So, it offers the best of both worlds. For readers on the go, you skip right to the annotation. For readers who have the time, you can still view the entire document (and serve that Fifth Estate role keeping the media honest, just in case the reporter forgot to highlight something or inserted an error in the annotation) in the browser. Document Cloud also gives the reader the option of downloading the original document without annotation.

3. Private notes (aka blue notes) — When you’re talking about big projects with lots of public documents, chances are you’ll have more than one journalist reading and analyzing documents at any one time. The private notes feature lets journalists leave notes for each other, like in this example (redacted email addresses are my own doing since they’re not germane to this blog post):

Use the blue notes to communicate with other journalists who you are teaming with on the project

Blue notes work just like yellow notes — except only the journalists can see them, not the public. Again, very handy for team assignments.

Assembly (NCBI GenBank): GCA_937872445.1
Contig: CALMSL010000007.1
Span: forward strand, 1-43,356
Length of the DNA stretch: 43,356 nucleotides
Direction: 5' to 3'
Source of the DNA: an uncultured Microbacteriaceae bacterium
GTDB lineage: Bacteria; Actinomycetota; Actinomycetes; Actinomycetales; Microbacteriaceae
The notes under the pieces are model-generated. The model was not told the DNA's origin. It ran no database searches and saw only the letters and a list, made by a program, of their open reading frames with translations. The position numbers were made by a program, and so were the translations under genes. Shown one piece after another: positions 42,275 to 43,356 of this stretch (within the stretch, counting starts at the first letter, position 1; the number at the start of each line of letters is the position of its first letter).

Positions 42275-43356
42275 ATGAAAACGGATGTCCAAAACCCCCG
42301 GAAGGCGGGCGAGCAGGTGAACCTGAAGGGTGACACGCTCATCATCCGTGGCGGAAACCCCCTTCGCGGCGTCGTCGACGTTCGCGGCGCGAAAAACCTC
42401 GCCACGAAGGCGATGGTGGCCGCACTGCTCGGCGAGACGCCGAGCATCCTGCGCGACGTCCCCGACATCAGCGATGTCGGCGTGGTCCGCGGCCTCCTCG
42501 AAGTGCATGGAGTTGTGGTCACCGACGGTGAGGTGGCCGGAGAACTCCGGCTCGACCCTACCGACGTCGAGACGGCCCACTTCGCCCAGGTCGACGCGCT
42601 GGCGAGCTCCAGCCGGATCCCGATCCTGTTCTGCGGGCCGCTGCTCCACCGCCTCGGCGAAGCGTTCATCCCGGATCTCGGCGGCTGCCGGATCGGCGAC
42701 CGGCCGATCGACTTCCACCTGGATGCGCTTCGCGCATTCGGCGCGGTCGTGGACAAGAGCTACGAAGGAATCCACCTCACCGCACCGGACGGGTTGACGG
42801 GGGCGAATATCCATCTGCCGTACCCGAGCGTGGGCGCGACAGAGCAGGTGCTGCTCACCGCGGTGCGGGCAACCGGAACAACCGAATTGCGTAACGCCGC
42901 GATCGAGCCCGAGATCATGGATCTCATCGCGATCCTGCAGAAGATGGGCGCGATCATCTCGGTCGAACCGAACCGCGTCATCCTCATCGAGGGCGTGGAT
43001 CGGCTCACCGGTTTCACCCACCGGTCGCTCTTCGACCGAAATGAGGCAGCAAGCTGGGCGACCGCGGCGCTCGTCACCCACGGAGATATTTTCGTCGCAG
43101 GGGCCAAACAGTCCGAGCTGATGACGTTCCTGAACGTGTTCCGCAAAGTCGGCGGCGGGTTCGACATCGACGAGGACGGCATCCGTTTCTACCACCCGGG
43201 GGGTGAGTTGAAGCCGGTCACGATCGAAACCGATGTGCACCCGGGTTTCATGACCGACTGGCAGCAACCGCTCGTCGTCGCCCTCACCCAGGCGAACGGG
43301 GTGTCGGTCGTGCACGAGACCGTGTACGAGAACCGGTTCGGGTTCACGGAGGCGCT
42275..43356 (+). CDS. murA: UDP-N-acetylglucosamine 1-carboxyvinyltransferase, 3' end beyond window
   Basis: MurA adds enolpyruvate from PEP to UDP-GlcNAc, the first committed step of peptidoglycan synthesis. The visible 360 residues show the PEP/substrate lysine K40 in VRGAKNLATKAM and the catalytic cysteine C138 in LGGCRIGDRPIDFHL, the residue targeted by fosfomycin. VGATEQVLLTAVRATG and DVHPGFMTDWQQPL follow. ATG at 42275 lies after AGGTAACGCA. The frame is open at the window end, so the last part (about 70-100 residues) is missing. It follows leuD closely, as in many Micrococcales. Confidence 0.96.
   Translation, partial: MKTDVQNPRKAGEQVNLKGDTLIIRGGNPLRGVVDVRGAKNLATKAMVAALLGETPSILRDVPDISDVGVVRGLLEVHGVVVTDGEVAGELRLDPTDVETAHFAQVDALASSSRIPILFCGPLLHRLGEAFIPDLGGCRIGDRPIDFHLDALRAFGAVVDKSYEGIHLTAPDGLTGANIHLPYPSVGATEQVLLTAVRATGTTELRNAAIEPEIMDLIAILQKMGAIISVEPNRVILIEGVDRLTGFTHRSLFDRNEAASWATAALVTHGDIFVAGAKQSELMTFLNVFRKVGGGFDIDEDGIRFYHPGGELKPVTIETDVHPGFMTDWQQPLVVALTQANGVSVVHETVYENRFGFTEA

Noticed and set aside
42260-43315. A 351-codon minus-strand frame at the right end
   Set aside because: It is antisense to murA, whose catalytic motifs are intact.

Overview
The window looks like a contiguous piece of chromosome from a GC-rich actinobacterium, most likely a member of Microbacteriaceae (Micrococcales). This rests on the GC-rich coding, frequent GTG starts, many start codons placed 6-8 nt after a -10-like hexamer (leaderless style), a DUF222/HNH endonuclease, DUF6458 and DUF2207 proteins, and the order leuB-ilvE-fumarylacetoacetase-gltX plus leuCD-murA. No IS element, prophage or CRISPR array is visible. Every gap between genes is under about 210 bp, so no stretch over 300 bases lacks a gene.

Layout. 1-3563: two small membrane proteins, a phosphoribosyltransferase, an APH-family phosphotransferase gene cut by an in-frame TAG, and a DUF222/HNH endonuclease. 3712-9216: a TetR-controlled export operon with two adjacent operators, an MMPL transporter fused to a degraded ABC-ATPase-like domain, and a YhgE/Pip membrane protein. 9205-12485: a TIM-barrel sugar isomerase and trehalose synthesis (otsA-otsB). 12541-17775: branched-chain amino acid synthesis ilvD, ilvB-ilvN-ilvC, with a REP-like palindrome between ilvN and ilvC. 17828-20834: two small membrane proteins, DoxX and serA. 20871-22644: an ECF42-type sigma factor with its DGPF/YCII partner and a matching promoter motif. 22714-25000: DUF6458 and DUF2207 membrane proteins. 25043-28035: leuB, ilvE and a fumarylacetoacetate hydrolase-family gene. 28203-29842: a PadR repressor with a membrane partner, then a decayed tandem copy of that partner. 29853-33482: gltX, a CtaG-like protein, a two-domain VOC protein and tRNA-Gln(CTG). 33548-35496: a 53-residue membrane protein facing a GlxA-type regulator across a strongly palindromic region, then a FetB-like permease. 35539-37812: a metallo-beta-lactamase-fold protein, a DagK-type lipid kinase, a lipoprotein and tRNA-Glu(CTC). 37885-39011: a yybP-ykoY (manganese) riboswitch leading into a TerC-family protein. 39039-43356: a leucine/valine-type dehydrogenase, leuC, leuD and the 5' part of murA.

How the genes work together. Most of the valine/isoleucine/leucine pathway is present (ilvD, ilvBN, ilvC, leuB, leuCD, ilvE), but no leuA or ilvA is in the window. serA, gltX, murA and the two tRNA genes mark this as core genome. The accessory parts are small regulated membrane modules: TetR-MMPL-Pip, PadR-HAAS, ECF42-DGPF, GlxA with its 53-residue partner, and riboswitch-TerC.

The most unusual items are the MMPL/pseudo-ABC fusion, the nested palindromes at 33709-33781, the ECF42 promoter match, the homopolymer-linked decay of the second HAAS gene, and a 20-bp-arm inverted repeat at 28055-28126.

4. Ability to pull text — Say you want to copy a snippet of text to include as a quote in the story or as a pullout. Instead of opening Acrobat to get this done, simply go to the text tab.

Document Cloud will automatically pull all of the text from the document into a text-only window, which makes it very easy to copy and paste snippets of information

Just to see how well this worked, I tried putting a PDF of a print page created in InDesign into Document Cloud. All of the text from the page was there, though it wasn’t arranged in the most coherent fashion (i.e. breakout boxes were mixed in with the text of stories, and line breaks were arbitrary). So, if you’re looking to pull text from the PDF of a page proof, there are probably much better ways to go. And besides, Document Cloud wasn’t really built for this anyway.